During the years I battled undiagnosed Lyme disease, I often daydreamed about a diagnosis. Since my doctor had told me he didn’t think I had Lyme disease, I sometimes wondered if I might have cancer.
If I was diagnosed with something serious like that, I figured, I could finally rest. People would understand if I couldn’t attend events, keep my house spotless, or finish my next book as soon as they—or I—would like.
Of course, after a moment or two, I would reject that longing. Getting a diagnosis of a life-threatening disease would also come with collateral damage. My husband might lose his wife. My parents might lose their daughter. And, perhaps most heart-wrenching of all, my daughters might lose their mother.
The mere thought of our youngest, who’s very attached to me, losing her mommy stopped my fantasy at once.
But after our tenth anniversary trip to New York in June 2018, my health continued to decline.
Burned out at the Beach
That July, my daughters and I spent two days at my parents’ beach house with my aunt, my grandmother, my cousin, and her kids.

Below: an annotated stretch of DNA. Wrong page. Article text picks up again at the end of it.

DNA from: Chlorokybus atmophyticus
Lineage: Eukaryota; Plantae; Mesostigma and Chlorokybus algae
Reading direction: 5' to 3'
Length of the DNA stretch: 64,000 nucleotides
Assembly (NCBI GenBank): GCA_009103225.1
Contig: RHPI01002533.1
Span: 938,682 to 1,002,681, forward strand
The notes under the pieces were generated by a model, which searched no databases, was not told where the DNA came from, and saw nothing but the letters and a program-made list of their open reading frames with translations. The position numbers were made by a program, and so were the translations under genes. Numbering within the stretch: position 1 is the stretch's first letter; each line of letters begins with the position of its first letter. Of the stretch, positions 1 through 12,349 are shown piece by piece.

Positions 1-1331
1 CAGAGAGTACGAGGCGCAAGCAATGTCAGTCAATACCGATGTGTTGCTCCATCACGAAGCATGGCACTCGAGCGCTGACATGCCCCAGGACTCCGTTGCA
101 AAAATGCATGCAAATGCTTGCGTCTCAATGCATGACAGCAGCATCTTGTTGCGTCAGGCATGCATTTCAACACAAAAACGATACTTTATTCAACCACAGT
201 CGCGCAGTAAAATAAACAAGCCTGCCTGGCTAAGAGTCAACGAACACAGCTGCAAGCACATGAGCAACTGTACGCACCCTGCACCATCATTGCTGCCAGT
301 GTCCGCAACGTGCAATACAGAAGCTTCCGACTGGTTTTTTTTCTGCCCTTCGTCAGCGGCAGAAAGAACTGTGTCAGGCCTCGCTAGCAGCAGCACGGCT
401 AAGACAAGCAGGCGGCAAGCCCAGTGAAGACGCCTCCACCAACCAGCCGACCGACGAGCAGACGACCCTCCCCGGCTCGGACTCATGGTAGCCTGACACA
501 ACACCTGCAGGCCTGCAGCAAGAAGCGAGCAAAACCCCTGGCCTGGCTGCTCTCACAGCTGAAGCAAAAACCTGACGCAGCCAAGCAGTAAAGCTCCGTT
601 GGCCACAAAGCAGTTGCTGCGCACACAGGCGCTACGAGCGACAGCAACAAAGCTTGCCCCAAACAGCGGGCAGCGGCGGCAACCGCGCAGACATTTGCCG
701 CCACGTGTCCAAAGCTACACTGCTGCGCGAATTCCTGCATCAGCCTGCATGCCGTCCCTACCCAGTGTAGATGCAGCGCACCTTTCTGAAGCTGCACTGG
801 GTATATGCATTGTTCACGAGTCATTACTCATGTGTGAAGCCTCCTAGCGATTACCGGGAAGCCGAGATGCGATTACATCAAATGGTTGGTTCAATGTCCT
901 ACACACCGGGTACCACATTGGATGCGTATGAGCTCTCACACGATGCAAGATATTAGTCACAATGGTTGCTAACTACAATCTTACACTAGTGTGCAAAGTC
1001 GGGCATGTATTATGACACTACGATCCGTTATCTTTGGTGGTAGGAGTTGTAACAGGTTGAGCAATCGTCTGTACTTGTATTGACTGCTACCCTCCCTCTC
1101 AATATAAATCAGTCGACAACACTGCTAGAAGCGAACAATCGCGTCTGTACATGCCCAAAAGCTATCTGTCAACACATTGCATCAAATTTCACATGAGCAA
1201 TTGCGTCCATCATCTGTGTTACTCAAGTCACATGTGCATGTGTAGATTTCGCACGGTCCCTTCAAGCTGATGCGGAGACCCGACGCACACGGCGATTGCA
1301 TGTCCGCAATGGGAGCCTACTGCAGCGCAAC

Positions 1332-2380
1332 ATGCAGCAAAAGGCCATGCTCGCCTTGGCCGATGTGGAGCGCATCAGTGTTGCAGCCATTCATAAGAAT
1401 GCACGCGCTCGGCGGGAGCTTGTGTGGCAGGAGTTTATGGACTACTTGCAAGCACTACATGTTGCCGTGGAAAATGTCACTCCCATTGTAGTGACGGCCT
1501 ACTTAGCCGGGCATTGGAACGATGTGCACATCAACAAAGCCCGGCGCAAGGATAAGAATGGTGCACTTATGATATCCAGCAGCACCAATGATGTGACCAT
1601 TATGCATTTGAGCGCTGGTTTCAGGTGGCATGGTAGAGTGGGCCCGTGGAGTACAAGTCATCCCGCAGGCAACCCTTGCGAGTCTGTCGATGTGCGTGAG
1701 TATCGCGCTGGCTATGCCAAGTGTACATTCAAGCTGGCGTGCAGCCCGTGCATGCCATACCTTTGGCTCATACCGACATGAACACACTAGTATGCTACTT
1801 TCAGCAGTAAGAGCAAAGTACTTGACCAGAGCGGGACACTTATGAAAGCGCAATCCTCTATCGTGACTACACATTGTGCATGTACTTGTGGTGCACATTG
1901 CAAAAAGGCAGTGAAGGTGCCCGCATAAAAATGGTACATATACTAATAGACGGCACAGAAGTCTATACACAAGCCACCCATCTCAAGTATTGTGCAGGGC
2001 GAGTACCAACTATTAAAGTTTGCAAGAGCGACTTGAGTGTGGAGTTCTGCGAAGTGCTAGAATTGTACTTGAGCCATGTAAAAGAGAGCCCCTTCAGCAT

My cousin Jenn is more like a sister. Only months apart in age, we grew up together, because she lived next door, and my mom often babysat her. But now she lives in Pennsylvania and my Aunt Lynn in Florida, so I don’t get to see them often.
Though it’s always lovely to spend time with them, that trip I was beat and not feeling myself. At the time, I chalked up my fatigue to a lot of packing and traveling solo with little ones over a short period of time.
Since I rarely get to see Jenn and Aunt Lynn, I tried to rise to the occasion. But, again, I felt like a puppet just dragging myself through the day.
By August, I realized I was having recurring low-grade fevers. During those times when my temperature was elevated, I would also feel exhausted. Yet my fevers were low (just up to 100 degrees) and some doctors wouldn’t even consider them fevers.
I thought the low-grade fevers were odd, annoying, and inconvenient, but I didn’t pay much attention to them. Then the headaches and unexplained pain in my teeth started.
On August 28, 2018, I finally went to an immediate care clinic. The nurse practitioner prescribed ten days of Amoxicillin for a sinus infection. But the diagnosis was a bit puzzling. After all, the pain in my teeth wasn’t in my upper teeth—as is usual in sinusitis—but in my lower ones.
Even so, on the antibiotics, I felt better. My pain disappeared, and I only had low-grade fevers twice. But two days after my last dose of Amoxicillin, a host of other symptoms began to appear.
Meanwhile, another member of our family was diagnosed with Lyme disease. Click here to continue reading our story!